Scabies is a type of skin infestation caused by Sarcoptes scabiei var. hominis (the human itch mite). This microscopic scabies mite will burrow into the top layer of skin and then live there, laying eggs. Scabies can spread easily between people and affect everyone. Through proper treatment, scabies mites will die, leading to the disappearance of the itching over the course of several days or weeks. If it is not treated, however, the mites will keep reproducing beneath the skin, leading to increased itching and sores. Many people with itchy skin or sores find themselves wondering “Do I have scabies?” so it helps to recognize the signs.
Some of the symptoms of scabies include:
This is the most common symptom, and one of the methods to tell if you have scabies is whether the itching occurs particularly at night and keeps you up.
Another great way is to check for a rash as many people with the condition develop one. This rash will be in the form of small bumps that frequently appear in a line. The bumps may appear similar to pimples, knots underneath the skin, tiny bites, or hives. Some people will even develop eczema-like scaly patches. Rashes usually follow itching and occur along armpits, buttocks, abdomen, thighs, and women’s nipples.
If a person with scabies scratches the itchy rash, they may develop sores and these can become infected.
For many people, how to tell if you have scabies relies on the amount of scratching you feel the need to do. Many with severe itches will feel the need to scratch non-stop and this can lead to infections. In rare cases, the infection may even enter the blood, leading to sepsis which can be life-threatening.
These might tunnels or burrows can appear as silvery, dark, or fine lines between 2 and 10 mm in length. They are most common on the hands, inner wrists, and finger webbing, but can occur anywhere and frequently go unnoticed until they begin to itch.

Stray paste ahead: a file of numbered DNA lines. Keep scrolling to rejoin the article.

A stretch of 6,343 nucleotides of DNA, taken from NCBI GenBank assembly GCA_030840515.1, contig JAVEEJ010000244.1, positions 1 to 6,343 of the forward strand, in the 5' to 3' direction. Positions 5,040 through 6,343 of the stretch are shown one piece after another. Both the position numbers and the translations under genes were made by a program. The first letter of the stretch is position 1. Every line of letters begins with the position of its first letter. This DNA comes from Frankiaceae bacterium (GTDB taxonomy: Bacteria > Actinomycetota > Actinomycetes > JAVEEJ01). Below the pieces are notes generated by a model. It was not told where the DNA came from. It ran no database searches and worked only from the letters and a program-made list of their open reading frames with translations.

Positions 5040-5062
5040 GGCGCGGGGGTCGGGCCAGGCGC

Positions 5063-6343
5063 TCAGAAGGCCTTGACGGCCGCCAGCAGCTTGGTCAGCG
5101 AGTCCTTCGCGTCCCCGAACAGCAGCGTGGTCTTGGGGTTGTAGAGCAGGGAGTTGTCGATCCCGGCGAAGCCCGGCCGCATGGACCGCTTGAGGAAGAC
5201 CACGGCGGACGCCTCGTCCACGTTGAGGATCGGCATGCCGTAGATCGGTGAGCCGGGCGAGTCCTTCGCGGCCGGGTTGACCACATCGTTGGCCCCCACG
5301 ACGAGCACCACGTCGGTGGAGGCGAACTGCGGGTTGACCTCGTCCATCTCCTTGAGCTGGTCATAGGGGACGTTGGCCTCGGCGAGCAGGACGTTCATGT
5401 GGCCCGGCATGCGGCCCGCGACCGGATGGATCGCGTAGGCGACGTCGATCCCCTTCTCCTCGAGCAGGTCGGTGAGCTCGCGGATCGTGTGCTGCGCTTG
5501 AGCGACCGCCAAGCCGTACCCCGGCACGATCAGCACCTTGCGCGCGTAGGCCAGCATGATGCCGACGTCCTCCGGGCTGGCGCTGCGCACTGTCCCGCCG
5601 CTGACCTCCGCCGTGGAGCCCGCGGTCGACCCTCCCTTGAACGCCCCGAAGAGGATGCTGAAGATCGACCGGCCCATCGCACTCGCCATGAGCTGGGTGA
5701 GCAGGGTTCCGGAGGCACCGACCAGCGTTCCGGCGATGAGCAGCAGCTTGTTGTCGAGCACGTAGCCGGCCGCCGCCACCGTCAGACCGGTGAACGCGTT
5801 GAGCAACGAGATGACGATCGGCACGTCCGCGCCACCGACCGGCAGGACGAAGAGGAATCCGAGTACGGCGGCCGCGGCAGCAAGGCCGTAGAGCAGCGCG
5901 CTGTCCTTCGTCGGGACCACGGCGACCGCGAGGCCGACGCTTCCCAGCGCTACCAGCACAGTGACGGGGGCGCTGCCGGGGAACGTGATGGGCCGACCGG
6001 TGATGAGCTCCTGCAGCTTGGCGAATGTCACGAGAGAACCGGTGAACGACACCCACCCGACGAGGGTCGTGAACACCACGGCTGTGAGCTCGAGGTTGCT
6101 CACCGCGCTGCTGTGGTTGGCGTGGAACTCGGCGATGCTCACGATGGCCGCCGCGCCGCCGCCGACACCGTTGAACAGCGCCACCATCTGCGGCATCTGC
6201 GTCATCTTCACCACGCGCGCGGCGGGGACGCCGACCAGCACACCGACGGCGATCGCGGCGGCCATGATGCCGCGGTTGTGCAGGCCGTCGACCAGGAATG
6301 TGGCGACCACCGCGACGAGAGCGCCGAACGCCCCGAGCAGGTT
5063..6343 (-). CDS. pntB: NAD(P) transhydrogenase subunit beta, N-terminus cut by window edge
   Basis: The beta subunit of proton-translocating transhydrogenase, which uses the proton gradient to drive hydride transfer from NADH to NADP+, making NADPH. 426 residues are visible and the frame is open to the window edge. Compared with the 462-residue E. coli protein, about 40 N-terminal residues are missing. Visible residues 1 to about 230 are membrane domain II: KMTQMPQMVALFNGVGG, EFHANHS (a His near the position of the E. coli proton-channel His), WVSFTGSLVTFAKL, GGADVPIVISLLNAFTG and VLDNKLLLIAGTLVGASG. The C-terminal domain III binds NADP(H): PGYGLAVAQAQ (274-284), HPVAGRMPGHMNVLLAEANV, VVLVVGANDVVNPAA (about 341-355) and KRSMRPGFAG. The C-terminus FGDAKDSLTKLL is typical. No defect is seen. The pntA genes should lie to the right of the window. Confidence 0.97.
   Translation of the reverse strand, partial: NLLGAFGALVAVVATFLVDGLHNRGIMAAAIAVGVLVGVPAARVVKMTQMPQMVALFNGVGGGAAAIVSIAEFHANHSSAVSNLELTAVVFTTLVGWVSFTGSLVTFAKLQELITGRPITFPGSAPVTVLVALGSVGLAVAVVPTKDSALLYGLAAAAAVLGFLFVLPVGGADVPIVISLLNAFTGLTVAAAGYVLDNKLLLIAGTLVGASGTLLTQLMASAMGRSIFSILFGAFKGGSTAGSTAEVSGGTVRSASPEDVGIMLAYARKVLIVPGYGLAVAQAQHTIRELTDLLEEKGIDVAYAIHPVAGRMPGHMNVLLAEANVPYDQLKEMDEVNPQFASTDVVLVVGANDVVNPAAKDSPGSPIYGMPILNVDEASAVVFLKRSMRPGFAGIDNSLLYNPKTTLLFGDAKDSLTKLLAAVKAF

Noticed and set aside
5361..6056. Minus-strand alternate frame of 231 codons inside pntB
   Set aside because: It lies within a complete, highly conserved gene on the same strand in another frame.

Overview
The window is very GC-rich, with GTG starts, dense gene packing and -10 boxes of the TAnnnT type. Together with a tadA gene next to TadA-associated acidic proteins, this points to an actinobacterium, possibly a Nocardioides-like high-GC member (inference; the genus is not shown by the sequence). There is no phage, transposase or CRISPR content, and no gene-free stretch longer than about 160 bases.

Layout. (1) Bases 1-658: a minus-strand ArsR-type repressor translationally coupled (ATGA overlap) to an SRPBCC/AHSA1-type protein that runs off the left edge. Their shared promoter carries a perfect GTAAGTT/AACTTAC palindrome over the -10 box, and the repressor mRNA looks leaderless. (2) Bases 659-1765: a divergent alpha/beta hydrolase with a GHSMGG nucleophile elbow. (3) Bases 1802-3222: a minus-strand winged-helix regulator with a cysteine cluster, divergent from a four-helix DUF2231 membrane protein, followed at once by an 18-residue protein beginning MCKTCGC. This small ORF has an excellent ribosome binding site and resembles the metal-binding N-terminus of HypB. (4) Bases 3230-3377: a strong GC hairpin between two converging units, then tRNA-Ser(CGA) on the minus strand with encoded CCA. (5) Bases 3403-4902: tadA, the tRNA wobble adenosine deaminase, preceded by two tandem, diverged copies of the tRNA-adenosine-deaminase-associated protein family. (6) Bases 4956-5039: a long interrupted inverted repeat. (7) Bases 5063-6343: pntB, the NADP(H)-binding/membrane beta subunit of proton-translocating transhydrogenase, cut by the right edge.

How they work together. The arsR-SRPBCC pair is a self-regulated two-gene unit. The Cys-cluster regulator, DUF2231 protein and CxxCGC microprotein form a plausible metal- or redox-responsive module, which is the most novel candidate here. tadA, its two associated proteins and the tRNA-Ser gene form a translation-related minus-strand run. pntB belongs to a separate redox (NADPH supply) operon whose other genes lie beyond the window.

Those with itchy skin problems (like eczema or psoriasis) may experience worsening of the symptoms associated with those conditions.
The symptoms of scabies can occur in most places, but they are more likely to develop:
Babies or small children may also develop skin irritation or itching along the face, neck, scalp, palms, or soles of their feet.
People with crusted scabies, also known as Norwegian scabies (a particular type and a severe form of the condition) can lead to thick crusts along the skin. Each crust is home to between hundreds and thousands of mites as well as their eggs and the large amount of mites leads to severe rash and itching.
In the case of someone who has never had scabies in the past, symptoms may not appear for 4 to 6 weeks. Keep in mind that even someone without symptoms can spread scabies as long as they are infected.
Scabies tends to appear much sooner after exposure among those who have previously had scabies, usually within 1 to 4 days.
The following pictures can also help you learn how to tell if you have scabies.
This first picture shows a series of red bumps that are raised along the skin, forming a thick red line. Some of the bumps on the far right side appear to have crusted slightly.
This photo shows multiple raised red bumps, each of which is a different size. The image shows the range of sizes and shapes found in scabies sores and their redness gives an indication of the extent to which they irritate the patient. The superficial part has a scaly appearance.
This picture shows what a mite tunnel or burrow looks like and they can be seen on each side of the patient’s wrist along the crease.
This photo indicates a typical rash that someone will develop in reaction to the scabies mites. In this photo, the rash occurs on the leg.
In most cases, a doctor will be able to diagnose scabies from symptoms alone. One general rule is that the chances increase if you were in close contact with another person who has or had the same or similar symptoms.
In some cases, your doctor will suggest testing to confirm the presence of scabies. An example may be the doctor gently scraping dry skin from an area that is affected and then examine it for mites underneath a microscope.
It is crucial to know how to tell if you have scabies because this condition doesn’t go away by itself. Your doctor will prescribe a special medicated lotion or cream to eliminate it and stop it from spreading to those around you. You may also be prescribed pills.
The majority of lotions and creams should be applied to your entire body below the neck. In some cases, you will also apply it to the neck, face, and scalp, but never near the eyes or mouth. Most of the time, the medication should stay on for between eight and fourteen hours before being washed off.
Certain scabies medications are not considered safe for pregnant or breastfeeding women, older adults, or children and you should always follow doctor instructions to avoid side effects.
If you develop scabies, anyone that you are in close contact with will need to be treated at the same time as you to prevent the mites from going back and forth. You should not share personal items with anyone until the scabies is clear.